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by Mike Zazaian November 1, 2006 - 4:46pm, 2 Comments

Volkwagen's High-Temp Fuel Cell Makes Others Obsolete

Volkswageen unveiled a prototype today for a new, high-temperature fuel cell that promises to be cleaner, lighter, and more efficient than low temperature models.

The key innovation in the new fuel cell is a thinner, more durable membrane that allows higher temperatures to be achieved within a smaller package. The result is more powerful fuel cell that can be implemented in a wider array of vehicles, from compacts to pickups. Said Juergen Leohold, head of Volkswagen’s corporate research:

The low-temperature gas cell hardly can compare when it comes to mass production…[The high-temperature fuel cell] will make the overall system in the car lighter, more compact, stable and cheaper.

Current low-temperature fuel cell technologies operate at 176 degrees Fahrenheit, or 80 degrees Celsius. These lower temperature allowances are restrictive to the amount of energy that a fuel cell can produce, and require a larger cooling unit to operate. Exceeding these temperatures could also cause permanent damage to the low-temp cell.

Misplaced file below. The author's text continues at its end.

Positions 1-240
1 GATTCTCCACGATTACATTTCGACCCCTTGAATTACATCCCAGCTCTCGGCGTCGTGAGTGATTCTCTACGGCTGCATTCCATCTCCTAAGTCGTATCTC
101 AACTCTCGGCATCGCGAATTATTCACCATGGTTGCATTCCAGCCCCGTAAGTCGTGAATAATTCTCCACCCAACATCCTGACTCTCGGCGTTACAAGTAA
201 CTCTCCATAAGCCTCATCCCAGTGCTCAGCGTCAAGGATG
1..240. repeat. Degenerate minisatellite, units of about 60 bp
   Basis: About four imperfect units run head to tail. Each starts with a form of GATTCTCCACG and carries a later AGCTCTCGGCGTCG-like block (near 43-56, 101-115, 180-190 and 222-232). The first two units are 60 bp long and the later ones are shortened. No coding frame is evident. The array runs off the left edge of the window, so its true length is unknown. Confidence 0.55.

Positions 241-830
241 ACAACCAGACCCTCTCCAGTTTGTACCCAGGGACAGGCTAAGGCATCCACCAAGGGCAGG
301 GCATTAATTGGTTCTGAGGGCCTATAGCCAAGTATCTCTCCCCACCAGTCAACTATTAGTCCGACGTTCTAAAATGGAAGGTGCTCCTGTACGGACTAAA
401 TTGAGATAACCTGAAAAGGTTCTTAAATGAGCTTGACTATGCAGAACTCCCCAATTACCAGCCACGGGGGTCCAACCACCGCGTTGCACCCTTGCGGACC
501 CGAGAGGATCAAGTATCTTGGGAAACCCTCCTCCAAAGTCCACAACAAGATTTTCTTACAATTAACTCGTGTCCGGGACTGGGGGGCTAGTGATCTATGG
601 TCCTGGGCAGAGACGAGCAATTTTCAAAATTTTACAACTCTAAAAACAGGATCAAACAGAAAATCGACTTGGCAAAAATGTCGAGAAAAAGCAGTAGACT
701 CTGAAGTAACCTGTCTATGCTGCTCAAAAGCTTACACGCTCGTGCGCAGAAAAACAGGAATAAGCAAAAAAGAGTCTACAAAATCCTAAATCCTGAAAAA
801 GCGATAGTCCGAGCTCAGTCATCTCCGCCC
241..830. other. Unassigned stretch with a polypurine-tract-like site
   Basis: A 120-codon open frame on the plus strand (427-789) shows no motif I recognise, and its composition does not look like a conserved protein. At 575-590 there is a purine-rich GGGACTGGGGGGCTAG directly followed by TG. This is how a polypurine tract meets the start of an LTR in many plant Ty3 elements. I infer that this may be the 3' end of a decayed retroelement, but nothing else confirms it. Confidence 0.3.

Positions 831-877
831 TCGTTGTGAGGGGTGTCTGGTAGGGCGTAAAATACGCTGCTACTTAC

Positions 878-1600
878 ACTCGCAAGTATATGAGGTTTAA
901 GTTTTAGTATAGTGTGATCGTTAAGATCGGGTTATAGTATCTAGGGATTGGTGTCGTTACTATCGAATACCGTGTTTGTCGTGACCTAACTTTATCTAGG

The high-temperature fuel cell (HTFC), however, operates at 248 degrees Fahrenheit, or 120 degrees Celsius. A coating of phosphoric acid on the membrane facilitates higher energy production with a smaller cooling system. To prevent water in the fuel cell from dissolving the phosphoric acid researchers at the Volkswagen Technology Center in Isenbuettel lined the cell membrane with a special carbon fiber cloth.

Unfortunately for environmentally conscious motorists, Volkswagen isn’t planning to implement the high-temperature fuel cells in consumer vehicles until 2020. Until then we’ll all just have to carpool more and hope that the world doesn’t explode in the meantime.

Read the AP article
Via AutoblogGreen